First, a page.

Road trips are rough when you're a vegetarian. When maximizing limited time and limited money is the goal, dining options are typically restricted to fast food. In short, anyone in the car with a dietary restriction has to pack their own snacks or face certain road trip doom.
Speaking from personal experience, fast food options tend to be quite meat-centric. Most places offer salads, but have you ever tried eating a salad in a moving car? Plus, forget about substance when it comes to most fast food salads — the best part is typically the chicken served on top. But KFC's vegetarian fried chicken, which is reportedly in planning stages, will likely change the game — for those in the United Kingdom, at least.
The UK branch of the fried chicken chain is reportedly in the process of developing a meatless alternative to its legendary fried chicken. Per a statement from KFC UK to FoodBeast, "Development of the [vegetarian fried chicken] recipe is still in its very early stages ... and so the options we’re exploring in our kitchen are still top secret." It comes as part of a nationwide effort in the United Kingdom to scale back on junk food over the next seven years.
Though little is known about the "chicken," KFC promises it will incorporate the chain's iconic eleven herbs and spices that flavor its regular fried variety, and they hope to be able to introduce it to the menu in 2019.
As Foodbeast notes, KFC's new meatless menu addition will be in good company, as UK locations of McDonald's carry vegetarian versions of their burgers. The McDonald's Vegetable Deluxe is described by the site as, "A gently spiced patty of chickpeas, coriander and cumin, with iceberg lettuce and a cool sauce, in a toasted sesame seed bun." It is also available in a spicy version that adds chili sauce to the mix.
Pizza Hut got in on the action, too, with the introduction of a vegan pizza. Five locations in the United Kingdom — Bluewater, Canterbury, Chatham, Crawley and Thanet— originally carried the option of vegan cheese. But after wild success, the company made the decision to add the dairy-free product to the menu of all its 262 store fronts in the United Kingdom. The non-dairy cheese is from Violife, a Greek company that produces vegan dairy products free from all GMOs, gluten, nuts, soy and preservatives. Violife is also the source of the "cheese" used by a number of regional vegan pizza shops around the United States (Blackbird Pizzeria, anyone?).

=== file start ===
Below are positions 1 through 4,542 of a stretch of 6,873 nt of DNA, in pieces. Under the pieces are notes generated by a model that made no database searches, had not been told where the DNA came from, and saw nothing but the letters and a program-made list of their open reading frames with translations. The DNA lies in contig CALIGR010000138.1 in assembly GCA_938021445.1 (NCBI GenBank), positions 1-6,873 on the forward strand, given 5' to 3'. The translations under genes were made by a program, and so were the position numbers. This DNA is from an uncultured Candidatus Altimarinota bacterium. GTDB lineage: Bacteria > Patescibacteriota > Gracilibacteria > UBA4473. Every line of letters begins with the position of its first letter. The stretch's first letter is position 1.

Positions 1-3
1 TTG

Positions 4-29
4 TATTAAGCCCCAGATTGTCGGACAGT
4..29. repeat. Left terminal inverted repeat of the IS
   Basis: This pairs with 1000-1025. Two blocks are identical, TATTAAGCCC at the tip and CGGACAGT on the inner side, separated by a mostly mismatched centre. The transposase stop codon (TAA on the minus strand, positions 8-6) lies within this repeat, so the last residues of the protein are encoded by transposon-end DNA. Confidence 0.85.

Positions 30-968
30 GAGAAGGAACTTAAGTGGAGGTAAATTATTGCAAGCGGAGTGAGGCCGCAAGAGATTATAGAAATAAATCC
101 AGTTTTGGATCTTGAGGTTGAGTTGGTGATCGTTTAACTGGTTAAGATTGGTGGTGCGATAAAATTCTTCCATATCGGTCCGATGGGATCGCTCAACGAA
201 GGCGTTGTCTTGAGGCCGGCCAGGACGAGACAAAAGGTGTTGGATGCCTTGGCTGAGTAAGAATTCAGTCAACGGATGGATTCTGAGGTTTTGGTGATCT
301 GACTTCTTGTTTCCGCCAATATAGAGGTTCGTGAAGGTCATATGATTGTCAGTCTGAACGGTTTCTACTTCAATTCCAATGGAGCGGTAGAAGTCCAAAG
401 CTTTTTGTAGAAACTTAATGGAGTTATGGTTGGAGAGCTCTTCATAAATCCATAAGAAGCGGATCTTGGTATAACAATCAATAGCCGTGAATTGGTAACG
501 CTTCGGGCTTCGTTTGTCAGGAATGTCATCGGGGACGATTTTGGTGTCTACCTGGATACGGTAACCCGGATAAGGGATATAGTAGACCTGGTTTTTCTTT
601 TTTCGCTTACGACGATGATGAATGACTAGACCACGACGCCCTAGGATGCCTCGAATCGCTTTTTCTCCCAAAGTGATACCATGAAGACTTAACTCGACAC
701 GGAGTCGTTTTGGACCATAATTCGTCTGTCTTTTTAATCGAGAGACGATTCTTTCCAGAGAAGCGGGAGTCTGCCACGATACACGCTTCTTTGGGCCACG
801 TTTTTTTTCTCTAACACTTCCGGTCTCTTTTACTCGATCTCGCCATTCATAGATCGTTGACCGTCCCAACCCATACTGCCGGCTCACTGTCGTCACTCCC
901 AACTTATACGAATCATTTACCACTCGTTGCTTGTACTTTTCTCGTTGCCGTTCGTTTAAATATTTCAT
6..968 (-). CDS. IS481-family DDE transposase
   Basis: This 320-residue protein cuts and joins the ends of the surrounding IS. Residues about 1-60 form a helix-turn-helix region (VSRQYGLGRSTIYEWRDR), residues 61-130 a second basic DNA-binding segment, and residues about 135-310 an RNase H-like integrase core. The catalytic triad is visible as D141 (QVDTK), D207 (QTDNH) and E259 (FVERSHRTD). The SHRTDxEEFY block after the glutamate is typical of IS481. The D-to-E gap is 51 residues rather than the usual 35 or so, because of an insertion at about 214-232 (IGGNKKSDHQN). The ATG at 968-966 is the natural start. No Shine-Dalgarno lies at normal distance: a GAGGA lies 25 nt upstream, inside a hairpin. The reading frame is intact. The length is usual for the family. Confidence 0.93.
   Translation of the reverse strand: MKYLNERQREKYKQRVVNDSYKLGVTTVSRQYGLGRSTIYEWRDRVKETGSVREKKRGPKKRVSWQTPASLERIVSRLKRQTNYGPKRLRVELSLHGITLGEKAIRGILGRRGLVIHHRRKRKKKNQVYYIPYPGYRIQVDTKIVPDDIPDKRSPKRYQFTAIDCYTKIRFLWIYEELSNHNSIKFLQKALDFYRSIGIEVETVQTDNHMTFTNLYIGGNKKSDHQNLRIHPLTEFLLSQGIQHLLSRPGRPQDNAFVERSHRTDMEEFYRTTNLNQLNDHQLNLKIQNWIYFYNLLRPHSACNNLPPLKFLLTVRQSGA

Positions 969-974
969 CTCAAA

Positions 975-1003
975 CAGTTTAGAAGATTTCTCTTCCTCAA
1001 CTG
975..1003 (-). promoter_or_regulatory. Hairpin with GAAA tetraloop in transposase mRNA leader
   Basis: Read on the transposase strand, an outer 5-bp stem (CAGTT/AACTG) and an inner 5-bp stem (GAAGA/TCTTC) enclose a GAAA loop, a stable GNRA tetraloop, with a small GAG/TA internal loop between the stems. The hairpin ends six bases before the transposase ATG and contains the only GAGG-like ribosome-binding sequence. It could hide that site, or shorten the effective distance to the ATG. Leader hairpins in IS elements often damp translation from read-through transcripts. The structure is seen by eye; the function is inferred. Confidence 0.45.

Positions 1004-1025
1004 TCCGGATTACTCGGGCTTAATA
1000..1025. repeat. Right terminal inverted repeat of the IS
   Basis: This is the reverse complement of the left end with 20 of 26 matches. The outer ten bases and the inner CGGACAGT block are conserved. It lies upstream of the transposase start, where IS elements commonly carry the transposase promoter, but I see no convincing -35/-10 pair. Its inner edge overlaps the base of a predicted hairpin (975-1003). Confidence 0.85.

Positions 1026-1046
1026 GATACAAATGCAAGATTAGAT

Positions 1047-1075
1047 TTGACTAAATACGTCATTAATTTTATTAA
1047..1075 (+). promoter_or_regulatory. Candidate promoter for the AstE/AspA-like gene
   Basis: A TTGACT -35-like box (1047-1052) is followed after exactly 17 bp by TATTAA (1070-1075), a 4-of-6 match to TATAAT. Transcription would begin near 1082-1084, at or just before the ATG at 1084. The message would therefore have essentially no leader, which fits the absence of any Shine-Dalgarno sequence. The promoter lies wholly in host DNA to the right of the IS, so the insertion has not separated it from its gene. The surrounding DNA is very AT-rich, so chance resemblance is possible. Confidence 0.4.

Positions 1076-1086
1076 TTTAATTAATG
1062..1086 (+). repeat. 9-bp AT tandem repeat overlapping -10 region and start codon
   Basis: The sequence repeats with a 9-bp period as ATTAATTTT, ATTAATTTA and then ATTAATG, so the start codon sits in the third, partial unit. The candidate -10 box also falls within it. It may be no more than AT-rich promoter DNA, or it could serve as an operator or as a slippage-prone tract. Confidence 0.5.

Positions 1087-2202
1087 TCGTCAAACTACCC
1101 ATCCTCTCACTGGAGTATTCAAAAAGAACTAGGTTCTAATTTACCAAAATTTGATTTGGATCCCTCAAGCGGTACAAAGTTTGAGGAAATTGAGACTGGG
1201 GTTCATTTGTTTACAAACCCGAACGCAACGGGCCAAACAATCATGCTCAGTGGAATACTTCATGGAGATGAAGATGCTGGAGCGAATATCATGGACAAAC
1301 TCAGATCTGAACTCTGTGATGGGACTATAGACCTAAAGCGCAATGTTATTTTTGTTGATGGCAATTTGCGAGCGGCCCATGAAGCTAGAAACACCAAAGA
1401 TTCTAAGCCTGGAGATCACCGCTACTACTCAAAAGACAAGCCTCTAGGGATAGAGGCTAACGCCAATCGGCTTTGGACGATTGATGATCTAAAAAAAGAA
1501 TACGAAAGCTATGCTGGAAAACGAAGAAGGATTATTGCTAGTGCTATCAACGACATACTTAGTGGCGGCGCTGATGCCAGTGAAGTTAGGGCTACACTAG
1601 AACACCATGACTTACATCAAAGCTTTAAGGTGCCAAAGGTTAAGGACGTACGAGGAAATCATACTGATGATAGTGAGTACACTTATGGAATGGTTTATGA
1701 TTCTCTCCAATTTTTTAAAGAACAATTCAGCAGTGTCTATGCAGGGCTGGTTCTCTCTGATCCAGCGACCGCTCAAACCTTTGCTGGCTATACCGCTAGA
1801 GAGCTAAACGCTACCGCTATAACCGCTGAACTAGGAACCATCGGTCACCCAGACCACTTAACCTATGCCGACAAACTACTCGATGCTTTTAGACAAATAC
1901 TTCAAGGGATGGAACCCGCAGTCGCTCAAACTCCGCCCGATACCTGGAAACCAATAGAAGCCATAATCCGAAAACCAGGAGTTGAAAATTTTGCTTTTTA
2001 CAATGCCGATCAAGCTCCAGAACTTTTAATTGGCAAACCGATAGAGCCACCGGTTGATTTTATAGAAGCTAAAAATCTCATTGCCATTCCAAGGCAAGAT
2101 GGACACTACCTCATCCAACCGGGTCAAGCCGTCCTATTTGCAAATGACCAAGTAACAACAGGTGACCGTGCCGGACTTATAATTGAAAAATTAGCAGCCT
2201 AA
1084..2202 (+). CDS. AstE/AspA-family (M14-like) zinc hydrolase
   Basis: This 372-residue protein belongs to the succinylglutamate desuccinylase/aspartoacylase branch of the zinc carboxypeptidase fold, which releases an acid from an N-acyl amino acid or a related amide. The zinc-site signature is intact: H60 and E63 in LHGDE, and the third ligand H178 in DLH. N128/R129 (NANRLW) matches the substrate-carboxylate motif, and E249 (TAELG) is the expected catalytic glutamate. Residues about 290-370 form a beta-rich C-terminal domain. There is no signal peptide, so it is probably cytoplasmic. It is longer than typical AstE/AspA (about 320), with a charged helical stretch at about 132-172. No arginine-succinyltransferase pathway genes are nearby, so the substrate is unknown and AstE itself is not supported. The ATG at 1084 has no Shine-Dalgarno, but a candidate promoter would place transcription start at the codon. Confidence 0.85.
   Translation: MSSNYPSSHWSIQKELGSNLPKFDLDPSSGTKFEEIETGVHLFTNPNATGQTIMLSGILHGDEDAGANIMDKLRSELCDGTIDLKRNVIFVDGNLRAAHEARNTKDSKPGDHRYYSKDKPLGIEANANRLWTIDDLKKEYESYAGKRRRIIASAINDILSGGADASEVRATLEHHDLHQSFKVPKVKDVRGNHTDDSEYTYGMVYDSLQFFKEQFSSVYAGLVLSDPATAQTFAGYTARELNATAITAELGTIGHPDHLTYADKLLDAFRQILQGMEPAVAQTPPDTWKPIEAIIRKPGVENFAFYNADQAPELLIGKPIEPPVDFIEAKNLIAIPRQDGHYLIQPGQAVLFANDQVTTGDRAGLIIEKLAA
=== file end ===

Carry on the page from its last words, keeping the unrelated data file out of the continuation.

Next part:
In the United States, vegetarian and vegan options are not as widely available yet, but there does appear to be some shift to include meatless options at fast food restaurants. Since April, East Coast burger chain White Castle has been offering customers the option to switch out a vegan Impossible Burger on their sliders. The chain's iconic feature includes a signature square bun, pickles, onions, and smoked cheddar (which can be swapped out for a vegan version to pair with the impossible burger). Chain restaurants like TGI Friday's have also introduced meatless options as of late. The Beyond Meat Cheeseburger boasts a plant-based burger, paired with white cheddar and all the extras you would find on a typical cheeseburger. Vegan cheese doesn't seem to have made the cut yet, though.
Up until now, vegetarians and vegans have needed to resort to so-called "hacks" for navigating fast food menus. My vegan friends swear by ordering Taco Bell fresco and subbing potatoes for meat. But, it goes without saying more options are desired. As delicious as they are, a person can only eat so many french fries without getting a stomach ache.
With any luck, the U.S. will catch on to the desire for more meatless and vegan options at fast food restaurants. If chains like Starbucks can begin carrying nondairy milk, who says other American chains can't take a hint?